Goodreads Monday is a weekly meme hosted by Lauren’s Page Turners. This is my 1st time participating in the Goodreads Monday meme & I have Danielle over at BooksVertigoandTea for inspiring me to give it a go through her lovely picks 😉 To participate, you simply choose a random book from your TBR and show it off. Don’t forget to check out Lauren’s blog and link back to Lauren’s Page Turners and add your own links <3’s!
Happy Monday book lovers! hope everyone enjoyed their weekend, my hubby & sis took me out for dinner both Saturday & Sunday which meant the kitchen was undisturbed in my home & that is just BLISS! Happy belated Mother’s Day! I wasn’t able to touch my blog this weekend & so I thought today’s random TBR pick would be in honor of Mother’s Day. I have not yet read The Mothers but own a copy as it was a Book of the Month pick some months back. From what I’ve gathered, this isn’t your sweet ode to mother(s) rather a tale told by a group of elderly women known as The Mothers. They set out to tell the reader the main character’s story (possibly cautionary) while imparting judgement on the characters from their positions of wisdom. I love when I come across books told from non-traditional/different POV’s.
Set within a contemporary black community in Southern California, Brit Bennett’s mesmerizing first novel is an emotionally perceptive story about community, love, and ambition. It begins with a secret.
All good secrets have a taste before you tell them, and if we’d taken a moment to swish this one around our mouths, we might have noticed the sourness of an unripe secret, plucked too soon, stolen and passed around before its season.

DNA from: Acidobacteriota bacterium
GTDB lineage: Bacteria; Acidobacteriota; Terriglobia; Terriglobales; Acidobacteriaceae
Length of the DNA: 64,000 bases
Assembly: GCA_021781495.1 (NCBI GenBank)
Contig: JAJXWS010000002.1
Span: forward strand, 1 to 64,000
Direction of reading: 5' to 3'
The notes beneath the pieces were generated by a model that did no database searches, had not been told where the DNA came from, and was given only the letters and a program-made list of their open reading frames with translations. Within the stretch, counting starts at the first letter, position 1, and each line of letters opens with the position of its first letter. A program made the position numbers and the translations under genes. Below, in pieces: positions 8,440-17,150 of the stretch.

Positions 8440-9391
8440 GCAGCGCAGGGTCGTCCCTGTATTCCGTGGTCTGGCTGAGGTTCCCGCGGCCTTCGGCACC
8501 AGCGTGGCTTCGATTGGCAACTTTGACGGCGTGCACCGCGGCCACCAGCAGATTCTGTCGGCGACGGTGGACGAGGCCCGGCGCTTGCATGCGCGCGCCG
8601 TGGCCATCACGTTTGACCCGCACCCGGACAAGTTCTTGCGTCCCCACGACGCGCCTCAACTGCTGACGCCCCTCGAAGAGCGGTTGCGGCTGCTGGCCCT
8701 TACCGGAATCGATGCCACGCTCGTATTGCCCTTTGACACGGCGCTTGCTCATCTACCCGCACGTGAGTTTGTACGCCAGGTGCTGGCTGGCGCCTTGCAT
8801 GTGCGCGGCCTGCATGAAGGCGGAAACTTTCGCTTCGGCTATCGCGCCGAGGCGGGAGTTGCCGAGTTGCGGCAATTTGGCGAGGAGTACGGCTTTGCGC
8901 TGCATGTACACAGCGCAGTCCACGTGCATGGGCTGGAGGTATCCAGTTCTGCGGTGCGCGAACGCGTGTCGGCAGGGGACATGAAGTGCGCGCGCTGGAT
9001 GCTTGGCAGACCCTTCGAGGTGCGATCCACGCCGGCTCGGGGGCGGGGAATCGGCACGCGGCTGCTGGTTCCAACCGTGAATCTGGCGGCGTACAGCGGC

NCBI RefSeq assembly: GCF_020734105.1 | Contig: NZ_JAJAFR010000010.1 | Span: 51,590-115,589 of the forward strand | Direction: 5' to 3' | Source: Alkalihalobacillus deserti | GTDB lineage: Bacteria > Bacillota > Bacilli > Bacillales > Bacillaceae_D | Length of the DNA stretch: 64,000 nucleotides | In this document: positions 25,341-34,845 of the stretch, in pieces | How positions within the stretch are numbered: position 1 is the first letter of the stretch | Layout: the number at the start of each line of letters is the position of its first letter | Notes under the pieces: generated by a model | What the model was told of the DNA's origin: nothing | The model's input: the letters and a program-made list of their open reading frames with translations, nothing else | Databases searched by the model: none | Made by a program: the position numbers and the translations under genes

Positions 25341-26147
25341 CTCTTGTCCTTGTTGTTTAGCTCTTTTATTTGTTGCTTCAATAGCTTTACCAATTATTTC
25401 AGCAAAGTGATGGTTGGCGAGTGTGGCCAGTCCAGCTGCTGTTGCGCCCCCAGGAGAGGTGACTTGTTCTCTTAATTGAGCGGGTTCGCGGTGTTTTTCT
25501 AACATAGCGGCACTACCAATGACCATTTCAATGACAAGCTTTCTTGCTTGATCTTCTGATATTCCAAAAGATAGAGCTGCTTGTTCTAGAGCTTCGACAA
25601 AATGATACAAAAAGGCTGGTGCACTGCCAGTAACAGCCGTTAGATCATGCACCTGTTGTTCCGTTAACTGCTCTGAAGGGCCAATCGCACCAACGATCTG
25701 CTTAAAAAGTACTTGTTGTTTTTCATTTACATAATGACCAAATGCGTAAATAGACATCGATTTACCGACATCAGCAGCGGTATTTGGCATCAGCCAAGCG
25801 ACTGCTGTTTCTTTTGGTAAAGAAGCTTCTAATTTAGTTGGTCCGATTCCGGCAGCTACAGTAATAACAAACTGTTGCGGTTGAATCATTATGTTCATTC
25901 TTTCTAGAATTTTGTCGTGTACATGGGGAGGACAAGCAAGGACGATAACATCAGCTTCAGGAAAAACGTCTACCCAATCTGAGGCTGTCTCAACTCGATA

It is the last season of high school life for Nadia Turner, a rebellious, grief-stricken, seventeen-year-old beauty. Mourning her own mother’s recent suicide, she takes up with the local pastor’s son. Luke Sheppard is twenty-one, a former football star whose injury has reduced him to waiting tables at a diner. They are young; it’s not serious. But the pregnancy that results from this teen romance–and the subsequent cover-up–will have an impact that goes far beyond their youth. As Nadia hides her secret from everyone, including Aubrey, her God-fearing best friend, the years move quickly. Soon, Nadia, Luke, and Aubrey are full-fledged adults and still living in debt to the choices they made that one seaside summer, caught in a love triangle they must carefully maneuver, and dogged by the constant, nagging question: What if they had chosen differently? The possibilities of the road not taken are a relentless haunt.
In entrancing, lyrical prose, The Mothers asks whether a -what if- can be more powerful than an experience itself. If, as time passes, we must always live in servitude to the decisions of our younger selves, to the communities that have parented us, and to the decisions we make that shape our lives forever.